Freelance writers, by necessity, learn many types of writing. Writing an effective press release is something non-profits never seem to have the staff to do, and authors and other entrepreneurs need to learn. Writing effective press releases gets my foot in the door with marketing managers, and often leads to more work.
An effective press release is one that’s picked up by the media outlets you send it to. Simple. Right?
Here are some thoughts based on my experience writing press releases as a contractor with non-profits such as Teen Challenge and World Vision.
Keep It Simple
Reporters and editors are busy people. While they’re always interested in what’s going on in their community, you have a better chance of coverage if you make their job easier. When I’m writing a press release, I include all the details I would need if I was to write about the event myself: the who, what, when and where, and Why readers should care. Have an angle, remember you’re ‘selling’ the event essentially. I never make my press releases more than one page and I use short paragraphs. More often than not, I will find my press release in the paper shortened, or expanded upon in places, tailored to the editor’s preferences. They often don’t bother to write something new, they just cut and paste what I’ve sent. Write as though you expect them to copy your words.
Always write an engaging title that could double as a headline for an article. It must grab interest and tell the reader right away what the article is about. Editors and reporters could change that title, but I’ve found often they just use the one I provide.
Always place the date at the beginning of the first paragraph.
In one or two sentences I try to capture the important physical details of the event (venue, city, time, etc.). Newspapers write in the inverted pyramid style (that’s another blog post). You need to include the most pertinent details right up front. What is the event about (this will tie into the title), where will the event be held and the date at the very least. The following one or two sentences are the ‘hook’ for the article. The person I am trying to hook is not the person who will read the article, but the editor or reporter whose desk this press release lands on.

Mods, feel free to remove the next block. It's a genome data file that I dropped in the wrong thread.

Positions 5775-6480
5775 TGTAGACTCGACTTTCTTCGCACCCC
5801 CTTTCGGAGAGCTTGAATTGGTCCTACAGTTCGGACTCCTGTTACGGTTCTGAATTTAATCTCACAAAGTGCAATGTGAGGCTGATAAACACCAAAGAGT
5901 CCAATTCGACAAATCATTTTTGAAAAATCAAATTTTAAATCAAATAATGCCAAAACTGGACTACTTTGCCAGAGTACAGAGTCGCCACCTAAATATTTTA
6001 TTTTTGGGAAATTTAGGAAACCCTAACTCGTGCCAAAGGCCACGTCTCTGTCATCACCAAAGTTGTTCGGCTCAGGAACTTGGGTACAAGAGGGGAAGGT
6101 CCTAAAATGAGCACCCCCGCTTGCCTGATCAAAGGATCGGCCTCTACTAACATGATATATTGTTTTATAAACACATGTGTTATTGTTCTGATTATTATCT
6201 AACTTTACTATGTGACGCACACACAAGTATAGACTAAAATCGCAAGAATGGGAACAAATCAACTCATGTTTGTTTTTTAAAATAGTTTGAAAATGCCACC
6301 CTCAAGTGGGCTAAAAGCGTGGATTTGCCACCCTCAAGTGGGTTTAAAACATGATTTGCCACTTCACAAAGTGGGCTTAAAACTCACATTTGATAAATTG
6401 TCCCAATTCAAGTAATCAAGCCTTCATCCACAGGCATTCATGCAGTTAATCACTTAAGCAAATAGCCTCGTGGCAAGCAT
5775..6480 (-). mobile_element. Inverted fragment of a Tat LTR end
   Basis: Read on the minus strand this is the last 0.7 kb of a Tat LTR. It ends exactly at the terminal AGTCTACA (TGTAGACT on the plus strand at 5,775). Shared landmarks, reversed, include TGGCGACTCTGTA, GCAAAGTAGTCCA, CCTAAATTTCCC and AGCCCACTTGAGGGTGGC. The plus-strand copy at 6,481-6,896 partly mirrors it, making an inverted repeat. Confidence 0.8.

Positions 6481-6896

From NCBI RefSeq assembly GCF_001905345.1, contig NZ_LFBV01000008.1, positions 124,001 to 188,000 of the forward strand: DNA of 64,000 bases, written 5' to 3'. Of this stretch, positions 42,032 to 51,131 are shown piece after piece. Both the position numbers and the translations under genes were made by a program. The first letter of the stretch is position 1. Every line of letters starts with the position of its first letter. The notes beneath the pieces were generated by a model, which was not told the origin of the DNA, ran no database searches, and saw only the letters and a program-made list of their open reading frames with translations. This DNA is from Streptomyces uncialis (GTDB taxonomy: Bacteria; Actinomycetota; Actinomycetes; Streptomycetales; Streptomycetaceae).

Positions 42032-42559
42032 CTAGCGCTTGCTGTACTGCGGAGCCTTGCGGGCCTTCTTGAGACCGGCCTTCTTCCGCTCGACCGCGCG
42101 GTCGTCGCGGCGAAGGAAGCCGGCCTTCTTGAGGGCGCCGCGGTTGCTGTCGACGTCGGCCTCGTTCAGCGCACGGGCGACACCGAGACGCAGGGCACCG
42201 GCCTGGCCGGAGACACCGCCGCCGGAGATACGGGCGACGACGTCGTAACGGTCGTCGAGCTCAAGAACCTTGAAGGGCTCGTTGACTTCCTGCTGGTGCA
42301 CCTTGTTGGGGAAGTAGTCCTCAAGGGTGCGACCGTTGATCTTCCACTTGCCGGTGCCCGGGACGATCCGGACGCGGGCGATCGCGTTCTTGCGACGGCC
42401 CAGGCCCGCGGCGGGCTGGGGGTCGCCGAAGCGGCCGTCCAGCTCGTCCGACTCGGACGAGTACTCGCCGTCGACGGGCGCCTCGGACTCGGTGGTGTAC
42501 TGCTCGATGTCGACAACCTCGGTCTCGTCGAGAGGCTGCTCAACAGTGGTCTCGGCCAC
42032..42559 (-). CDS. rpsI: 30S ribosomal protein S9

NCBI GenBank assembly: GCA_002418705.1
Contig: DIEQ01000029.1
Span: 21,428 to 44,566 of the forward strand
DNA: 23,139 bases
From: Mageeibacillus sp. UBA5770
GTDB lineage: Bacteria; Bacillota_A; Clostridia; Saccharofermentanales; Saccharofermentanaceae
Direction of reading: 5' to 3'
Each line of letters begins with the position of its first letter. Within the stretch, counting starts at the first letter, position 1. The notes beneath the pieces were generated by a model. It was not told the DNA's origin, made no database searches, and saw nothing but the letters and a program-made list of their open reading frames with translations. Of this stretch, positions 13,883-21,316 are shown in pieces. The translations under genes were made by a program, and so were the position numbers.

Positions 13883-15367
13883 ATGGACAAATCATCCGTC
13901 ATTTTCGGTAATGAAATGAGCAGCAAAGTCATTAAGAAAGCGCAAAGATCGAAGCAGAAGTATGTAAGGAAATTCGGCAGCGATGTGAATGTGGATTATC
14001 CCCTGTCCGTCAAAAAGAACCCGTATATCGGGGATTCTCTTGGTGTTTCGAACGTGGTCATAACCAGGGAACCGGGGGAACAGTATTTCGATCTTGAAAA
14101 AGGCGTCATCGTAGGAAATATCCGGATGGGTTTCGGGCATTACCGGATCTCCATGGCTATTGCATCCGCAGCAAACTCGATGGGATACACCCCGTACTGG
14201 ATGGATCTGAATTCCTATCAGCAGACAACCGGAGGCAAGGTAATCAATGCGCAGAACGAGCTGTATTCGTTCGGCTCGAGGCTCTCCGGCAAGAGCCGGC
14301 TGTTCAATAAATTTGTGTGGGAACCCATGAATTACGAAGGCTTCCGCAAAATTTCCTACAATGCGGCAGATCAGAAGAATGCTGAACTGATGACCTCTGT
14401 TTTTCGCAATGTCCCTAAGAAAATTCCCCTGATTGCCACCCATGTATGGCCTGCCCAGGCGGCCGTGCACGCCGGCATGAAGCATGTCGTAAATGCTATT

I break the body up into three sections generally. If there are persons of interest who are going to be the draw for the event, I will include a short bio (by short I mean one sentence, maybe two if I can list published books or other noteworthy achievements that lend credibility). If there is more than one ‘headliner’ so to speak, I’ll include a bio for each of them. I might slip in a one or two sentence paragraph about what an audience will gain by attending the event. (Be sure to mention your target audience if there is one: children, women, men, couples, etc.)
The next paragraph expands on the event details: time, location, ticket information, etc. I do a separate press release for every stop in a tour or event lineup, instead of a general press release for the whole tour and listing each event at the bottom. As a contractor paid to deliver results, I find this method more effective than writing one general press release. If the tour will be making ten or fifteen stops, or has a name for the tour, I will include that information, but I won’t list the other stops. If the writer or editor wants to know where else the tour is going, they can check out the website for more details (they’re going to do that anyway to make sure everything is legit). Usually, they’re only interested in knowing the details for their own city or town. General press releases are more effective with national publications and media rooms on websites.
The final paragraph in the body will be a few comments or joe-public endorsements. “This was the most fantastic speaker/message I’ve ever heard in my life…” Don’t lie. You need honest comments from people so that it doesn’t sound canned (written by a writer). I’ve had editors use those comments, but I include them to give credibility to the event more than for any other reason.
The final paragraph in the press release will include any further pertinent information such as websites, blogs, facebook pages, etc.
Under this title, I will list the media contact person for the event. This has never been me as the contract writer. I include a name, title, phone number and extension if there is one, and an email address for the media contact. This way the reporter or editor knows who to contact if they want an interview, photos, or more information.
Finally, at the end of the press release, place -END- centred at the bottom. This lets the person reading the press release know they’ve gotten the whole press release. There are other ways that have historically been used to end a press release harking back to early writer’s union disputes and such–but I won’t go into that here.
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